The three-jointed finger heals in a cell culture medium after its skin was intentionally cut. Shoji Takeuchi
Led by Prof. Shoji Takeuchi, a team at the University of Tokyo started by building an articulated motor-driven robotic finger, capable of bending and straightening like its human counterpart. That finger was then submerged in a cylinder filled with a solution made up of collagen and human dermal fibroblast cells – these are the main components of our skin’s connective tissues.
Due to its natural properties, that solution shrank and conformed to the contours of the finger, forming a seamless hydrogel coating. Next, the scientists added a layer of human epidermal keratinocyte cells, which constitute 90 percent of our epidermis (the outermost layer of skin). These formed a moisture-retaining/water-resistant barrier on top of the gel, and gave the finger a more natural texture.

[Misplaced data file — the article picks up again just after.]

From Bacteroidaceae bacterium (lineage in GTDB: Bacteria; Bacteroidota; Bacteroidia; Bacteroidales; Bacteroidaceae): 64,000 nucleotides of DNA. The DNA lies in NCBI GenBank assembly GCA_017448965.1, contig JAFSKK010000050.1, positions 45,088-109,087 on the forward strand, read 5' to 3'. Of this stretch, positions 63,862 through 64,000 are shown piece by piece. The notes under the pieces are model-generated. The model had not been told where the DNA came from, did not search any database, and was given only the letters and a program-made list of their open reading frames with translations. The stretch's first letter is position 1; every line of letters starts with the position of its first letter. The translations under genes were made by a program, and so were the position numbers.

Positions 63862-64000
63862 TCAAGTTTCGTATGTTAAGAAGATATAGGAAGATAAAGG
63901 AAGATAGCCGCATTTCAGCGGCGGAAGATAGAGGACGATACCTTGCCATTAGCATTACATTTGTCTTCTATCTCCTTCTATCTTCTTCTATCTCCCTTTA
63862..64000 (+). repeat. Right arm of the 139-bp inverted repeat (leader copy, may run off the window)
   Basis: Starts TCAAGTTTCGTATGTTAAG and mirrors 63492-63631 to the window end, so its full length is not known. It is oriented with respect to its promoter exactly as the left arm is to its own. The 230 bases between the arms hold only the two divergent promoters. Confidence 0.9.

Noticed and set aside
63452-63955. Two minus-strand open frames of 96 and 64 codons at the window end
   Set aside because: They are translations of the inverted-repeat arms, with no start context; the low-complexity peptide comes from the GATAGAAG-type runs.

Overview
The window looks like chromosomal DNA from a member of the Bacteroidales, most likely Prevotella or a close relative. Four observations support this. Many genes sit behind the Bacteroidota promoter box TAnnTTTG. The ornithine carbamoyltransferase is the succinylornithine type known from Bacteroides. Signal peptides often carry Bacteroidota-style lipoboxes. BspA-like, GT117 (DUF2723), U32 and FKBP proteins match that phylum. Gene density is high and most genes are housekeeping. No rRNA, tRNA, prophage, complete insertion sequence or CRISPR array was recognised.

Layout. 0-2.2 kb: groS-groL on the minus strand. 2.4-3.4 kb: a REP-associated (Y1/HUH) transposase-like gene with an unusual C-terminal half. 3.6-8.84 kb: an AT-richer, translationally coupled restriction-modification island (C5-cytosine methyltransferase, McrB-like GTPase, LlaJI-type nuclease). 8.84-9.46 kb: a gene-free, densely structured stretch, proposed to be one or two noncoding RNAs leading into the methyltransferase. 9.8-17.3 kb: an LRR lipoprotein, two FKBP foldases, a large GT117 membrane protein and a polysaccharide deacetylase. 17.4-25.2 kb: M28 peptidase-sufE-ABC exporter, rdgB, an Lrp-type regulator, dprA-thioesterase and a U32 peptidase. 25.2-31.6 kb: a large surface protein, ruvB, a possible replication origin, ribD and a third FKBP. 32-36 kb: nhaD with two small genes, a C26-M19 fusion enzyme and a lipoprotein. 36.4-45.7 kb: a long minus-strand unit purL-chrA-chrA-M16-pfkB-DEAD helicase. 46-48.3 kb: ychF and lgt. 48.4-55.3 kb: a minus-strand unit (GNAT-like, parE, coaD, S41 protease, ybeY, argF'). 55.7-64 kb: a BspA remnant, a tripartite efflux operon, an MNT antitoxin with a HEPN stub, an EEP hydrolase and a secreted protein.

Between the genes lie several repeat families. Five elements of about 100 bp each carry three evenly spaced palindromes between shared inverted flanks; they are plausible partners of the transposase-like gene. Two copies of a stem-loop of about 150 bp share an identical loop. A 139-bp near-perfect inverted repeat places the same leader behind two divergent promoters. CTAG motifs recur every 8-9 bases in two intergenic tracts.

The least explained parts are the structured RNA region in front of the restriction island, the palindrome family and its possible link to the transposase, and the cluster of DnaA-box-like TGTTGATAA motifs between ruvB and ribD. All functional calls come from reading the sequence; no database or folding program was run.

When the robotic device was subsequently tested, the skin was found to be strong and elastic enough to bend and stretch along with the finger, without breaking. What’s more, when the skin was cut and then covered with a collagen bandage, that bandage proceeded to gradually morph into the surrounding skin, thus healing the wound.
That said, the engineered skin is still much weaker than natural human skin, and has to be constantly supplied with nutrients in order to survive. The scientists plan on addressing these shortcomings, and on adding features such as fingernails, sweat glands, hair follicles, and even sensory neurons that would provide a sense of touch.
It is hoped that the skin could ultimately be used to make humanoid robots more lifelike and relatable to humans. The technology would also be ideal for performing tasks which require a gentle yet resilient touch, and for conducting skin research without resorting to animal testing.
“We are surprised by how well the skin tissue conforms to the robot’s surface,” said Takeuchi. “But this work is just the first step toward creating robots covered with living skin […] I think living skin is the ultimate solution to give robots the look and touch of living creatures, since it is exactly the same material that covers animal bodies.”
A paper on the project was recently published in the journal Matter.
Sources: University of Tokyo via EurekAlert, Cell Press via EurekAlert